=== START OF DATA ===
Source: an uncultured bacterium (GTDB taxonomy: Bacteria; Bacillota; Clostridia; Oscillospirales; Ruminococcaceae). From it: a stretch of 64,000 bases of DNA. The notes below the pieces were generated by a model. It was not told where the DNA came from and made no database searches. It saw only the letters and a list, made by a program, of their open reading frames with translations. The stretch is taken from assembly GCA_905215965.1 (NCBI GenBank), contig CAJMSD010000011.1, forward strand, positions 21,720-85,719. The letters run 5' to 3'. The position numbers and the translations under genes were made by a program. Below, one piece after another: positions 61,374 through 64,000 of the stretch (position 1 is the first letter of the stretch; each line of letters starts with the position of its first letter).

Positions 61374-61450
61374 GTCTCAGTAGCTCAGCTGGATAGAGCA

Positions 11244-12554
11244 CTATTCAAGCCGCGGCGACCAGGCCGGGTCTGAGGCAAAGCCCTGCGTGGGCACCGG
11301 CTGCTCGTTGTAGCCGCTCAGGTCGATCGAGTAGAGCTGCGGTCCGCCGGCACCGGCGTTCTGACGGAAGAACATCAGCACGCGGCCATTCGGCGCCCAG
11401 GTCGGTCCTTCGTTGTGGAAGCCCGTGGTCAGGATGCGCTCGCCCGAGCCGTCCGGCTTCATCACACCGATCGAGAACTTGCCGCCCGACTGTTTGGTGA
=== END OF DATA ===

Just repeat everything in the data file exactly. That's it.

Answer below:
Source: an uncultured bacterium (GTDB taxonomy: Bacteria; Bacillota; Clostridia; Oscillospirales; Ruminococcaceae). From it: a stretch of 64,000 bases of DNA. The notes below the pieces were generated by a model. It was not told where the DNA came from and made no database searches. It saw only the letters and a list, made by a program, of their open reading frames with translations. The stretch is taken from assembly GCA_905215965.1 (NCBI GenBank), contig CAJMSD010000011.1, forward strand, positions 21,720-85,719. The letters run 5' to 3'. The position numbers and the translations under genes were made by a program. Below, one piece after another: positions 61,374 through 64,000 of the stretch (position 1 is the first letter of the stretch; each line of letters starts with the position of its first letter).

Positions 61374-61450
61374 GTCTCAGTAGCTCAGCTGGATAGAGCA

Positions 11244-12554
11244 CTATTCAAGCCGCGGCGACCAGGCCGGGTCTGAGGCAAAGCCCTGCGTGGGCACCGG
11301 CTGCTCGTTGTAGCCGCTCAGGTCGATCGAGTAGAGCTGCGGTCCGCCGGCACCGGCGTTCTGACGGAAGAACATCAGCACGCGGCCATTCGGCGCCCAG
11401 GTCGGTCCTTCGTTGTGGAAGCCCGTGGTCAGGATGCGCTCGCCCGAGCCGTCCGGCTTCATCACACCGATCGAGAACTTGCCGCCCGACTGTTTGGTGA